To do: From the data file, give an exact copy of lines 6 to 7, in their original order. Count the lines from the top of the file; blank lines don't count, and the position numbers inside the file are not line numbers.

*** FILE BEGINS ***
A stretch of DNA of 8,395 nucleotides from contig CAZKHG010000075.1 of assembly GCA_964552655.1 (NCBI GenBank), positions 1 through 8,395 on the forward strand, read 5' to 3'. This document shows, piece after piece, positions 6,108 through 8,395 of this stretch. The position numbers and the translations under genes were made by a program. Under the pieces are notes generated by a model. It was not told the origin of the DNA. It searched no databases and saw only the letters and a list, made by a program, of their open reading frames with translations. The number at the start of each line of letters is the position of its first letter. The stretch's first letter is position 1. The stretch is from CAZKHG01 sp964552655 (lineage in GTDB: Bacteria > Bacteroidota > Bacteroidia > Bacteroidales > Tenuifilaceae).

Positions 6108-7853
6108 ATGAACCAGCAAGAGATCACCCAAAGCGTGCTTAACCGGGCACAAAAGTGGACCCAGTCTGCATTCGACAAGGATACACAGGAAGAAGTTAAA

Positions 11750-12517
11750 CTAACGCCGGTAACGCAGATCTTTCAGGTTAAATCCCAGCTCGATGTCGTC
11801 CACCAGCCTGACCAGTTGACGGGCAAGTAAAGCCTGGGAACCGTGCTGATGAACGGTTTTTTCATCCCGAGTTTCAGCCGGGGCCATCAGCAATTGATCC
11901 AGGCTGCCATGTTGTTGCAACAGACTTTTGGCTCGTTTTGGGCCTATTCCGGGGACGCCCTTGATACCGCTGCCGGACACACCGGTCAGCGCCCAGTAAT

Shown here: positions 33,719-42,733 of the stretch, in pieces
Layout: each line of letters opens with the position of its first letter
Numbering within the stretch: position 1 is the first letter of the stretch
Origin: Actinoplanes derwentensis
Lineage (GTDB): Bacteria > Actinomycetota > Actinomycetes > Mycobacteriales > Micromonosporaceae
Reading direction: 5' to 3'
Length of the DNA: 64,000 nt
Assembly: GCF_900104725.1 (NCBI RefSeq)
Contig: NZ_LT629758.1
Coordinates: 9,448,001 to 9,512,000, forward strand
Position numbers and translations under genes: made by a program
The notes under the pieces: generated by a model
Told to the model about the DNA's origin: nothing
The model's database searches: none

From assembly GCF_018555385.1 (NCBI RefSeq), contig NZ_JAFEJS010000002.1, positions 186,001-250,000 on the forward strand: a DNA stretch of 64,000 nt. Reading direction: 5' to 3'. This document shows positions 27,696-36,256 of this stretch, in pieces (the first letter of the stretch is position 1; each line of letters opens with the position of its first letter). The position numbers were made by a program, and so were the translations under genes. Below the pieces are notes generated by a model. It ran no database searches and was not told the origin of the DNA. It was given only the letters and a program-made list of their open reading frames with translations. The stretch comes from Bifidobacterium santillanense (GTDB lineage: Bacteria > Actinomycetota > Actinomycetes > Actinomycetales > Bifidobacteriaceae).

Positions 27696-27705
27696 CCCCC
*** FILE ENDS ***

11801 CACCAGCCTGACCAGTTGACGGGCAAGTAAAGCCTGGGAACCGTGCTGATGAACGGTTTTTTCATCCCGAGTTTCAGCCGGGGCCATCAGCAATTGATCC
11901 AGGCTGCCATGTTGTTGCAACAGACTTTTGGCTCGTTTTGGGCCTATTCCGGGGACGCCCTTGATACCGCTGCCGGACACACCGGTCAGCGCCCAGTAAT